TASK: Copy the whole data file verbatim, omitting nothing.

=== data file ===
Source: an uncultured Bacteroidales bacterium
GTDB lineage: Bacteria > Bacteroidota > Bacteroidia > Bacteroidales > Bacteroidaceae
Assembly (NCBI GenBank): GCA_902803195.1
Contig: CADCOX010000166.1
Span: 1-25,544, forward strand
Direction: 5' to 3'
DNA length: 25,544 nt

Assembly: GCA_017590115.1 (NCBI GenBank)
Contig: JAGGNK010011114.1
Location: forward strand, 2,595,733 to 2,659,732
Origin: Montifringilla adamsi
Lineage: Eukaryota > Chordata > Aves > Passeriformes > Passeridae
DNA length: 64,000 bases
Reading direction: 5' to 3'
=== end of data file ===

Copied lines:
Source: an uncultured Bacteroidales bacterium
GTDB lineage: Bacteria > Bacteroidota > Bacteroidia > Bacteroidales > Bacteroidaceae
Assembly (NCBI GenBank): GCA_902803195.1
Contig: CADCOX010000166.1
Span: 1-25,544, forward strand
Direction: 5' to 3'
DNA length: 25,544 nt

Assembly: GCA_017590115.1 (NCBI GenBank)
Contig: JAGGNK010011114.1
Location: forward strand, 2,595,733 to 2,659,732
Origin: Montifringilla adamsi
Lineage: Eukaryota > Chordata > Aves > Passeriformes > Passeridae
DNA length: 64,000 bases
Reading direction: 5' to 3'